China Miéville

Literary Birthday – 6 September – China Miéville

Happy Birthday, China Miéville, born 6 September 1972.


  1. Dismissing fantasy writing because some of it is bad is exactly like saying I’m not reading Jane Eyre because it is a romance and I know romance is crap.
  2. My job is not to try to give readers what they want but to try to make readers want what I give.
  3. Some of the best literature of the last hundred years has come out of the genre tradition and of course the best of it challenges expectations, just as the best of literary fiction challenges those expectations.
  4. I remember vividly what it’s like to read as a 10-year-old that passionate inhabiting of a book.
  5. Every book I write, the first thing I have to do is get into the voice, and the voice varies from book to book – that’s part of what’s interesting to me.
  6. Books are always obviously having conversations with other books, and some times they’re amiable and sometimes not.
  7. I think the role of science fiction is not at all to prophesy. I think it is to tell interesting, vivid, strange stories that at their best are dreamlike intense versions and visions of today.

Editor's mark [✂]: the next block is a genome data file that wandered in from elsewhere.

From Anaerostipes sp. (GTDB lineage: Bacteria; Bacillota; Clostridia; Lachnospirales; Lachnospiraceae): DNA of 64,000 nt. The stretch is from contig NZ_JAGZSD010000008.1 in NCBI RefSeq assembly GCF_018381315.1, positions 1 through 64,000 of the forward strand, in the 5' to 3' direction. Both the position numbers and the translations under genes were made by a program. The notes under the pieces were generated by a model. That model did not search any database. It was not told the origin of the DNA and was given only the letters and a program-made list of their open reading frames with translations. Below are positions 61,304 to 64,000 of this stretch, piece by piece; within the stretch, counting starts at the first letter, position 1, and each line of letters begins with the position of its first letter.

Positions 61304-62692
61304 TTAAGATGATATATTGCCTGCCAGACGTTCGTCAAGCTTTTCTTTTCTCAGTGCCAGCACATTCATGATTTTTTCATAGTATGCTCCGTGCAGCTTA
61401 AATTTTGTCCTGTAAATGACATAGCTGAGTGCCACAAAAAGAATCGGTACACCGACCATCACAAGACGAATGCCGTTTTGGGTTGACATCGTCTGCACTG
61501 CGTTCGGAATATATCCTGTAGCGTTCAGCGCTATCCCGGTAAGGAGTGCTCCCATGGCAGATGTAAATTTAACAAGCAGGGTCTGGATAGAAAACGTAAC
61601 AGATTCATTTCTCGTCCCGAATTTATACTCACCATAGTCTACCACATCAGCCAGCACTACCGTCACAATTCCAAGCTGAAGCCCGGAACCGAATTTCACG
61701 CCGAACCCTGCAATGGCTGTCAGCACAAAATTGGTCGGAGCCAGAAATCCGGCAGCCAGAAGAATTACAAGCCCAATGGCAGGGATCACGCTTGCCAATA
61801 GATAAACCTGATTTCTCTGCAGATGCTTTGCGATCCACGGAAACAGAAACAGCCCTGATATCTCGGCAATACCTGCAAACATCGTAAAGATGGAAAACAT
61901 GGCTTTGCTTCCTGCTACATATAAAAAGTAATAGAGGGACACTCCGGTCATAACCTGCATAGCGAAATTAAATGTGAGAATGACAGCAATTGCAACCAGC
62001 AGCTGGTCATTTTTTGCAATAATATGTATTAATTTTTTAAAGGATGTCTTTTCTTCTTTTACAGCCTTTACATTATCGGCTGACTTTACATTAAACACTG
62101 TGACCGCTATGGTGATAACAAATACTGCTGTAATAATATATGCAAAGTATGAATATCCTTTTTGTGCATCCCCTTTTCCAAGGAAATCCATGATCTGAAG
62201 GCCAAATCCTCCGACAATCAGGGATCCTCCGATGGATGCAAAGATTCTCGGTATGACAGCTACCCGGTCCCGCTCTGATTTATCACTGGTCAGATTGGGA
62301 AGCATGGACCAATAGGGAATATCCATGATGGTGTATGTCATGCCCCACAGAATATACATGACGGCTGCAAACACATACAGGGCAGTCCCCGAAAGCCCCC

8. Loads of children read books about dinosaurs, underwater monsters, dragons, witches, aliens, and robots. Essentially, the people who read SF, fantasy, and horror haven’t grown out of enjoying the strange and weird.
  9. My parents went through the dictionary looking for a beautiful name, nearly called me Banyan, flicked on a few pages and came to China, which is cockney rhyming slang for mate.
  10. Part of the appeal of the fantastic is taking ridiculous ideas very seriously and pretending they’re not absurd.
  11. Art is something you choose to make… it’s a bringing together of… of everything around you into something that makes you more human, more khepri, whatever. More of a person.
  12. Scars are memory. Like sutures. They stitch the past to me.

China Miéville is an English fantasy fiction author, comic writer, and academic. He describes his writing as ‘weird fiction’. His books include Embassytown and October: The Story of the Russian Revolution

Source for Image

Ceridwen, CC BY 3.0 <>, via Wikimedia Commons

 by Amanda Patterson

Please click here for our Literary Birthday Calendar

Posted on: 6th September 2013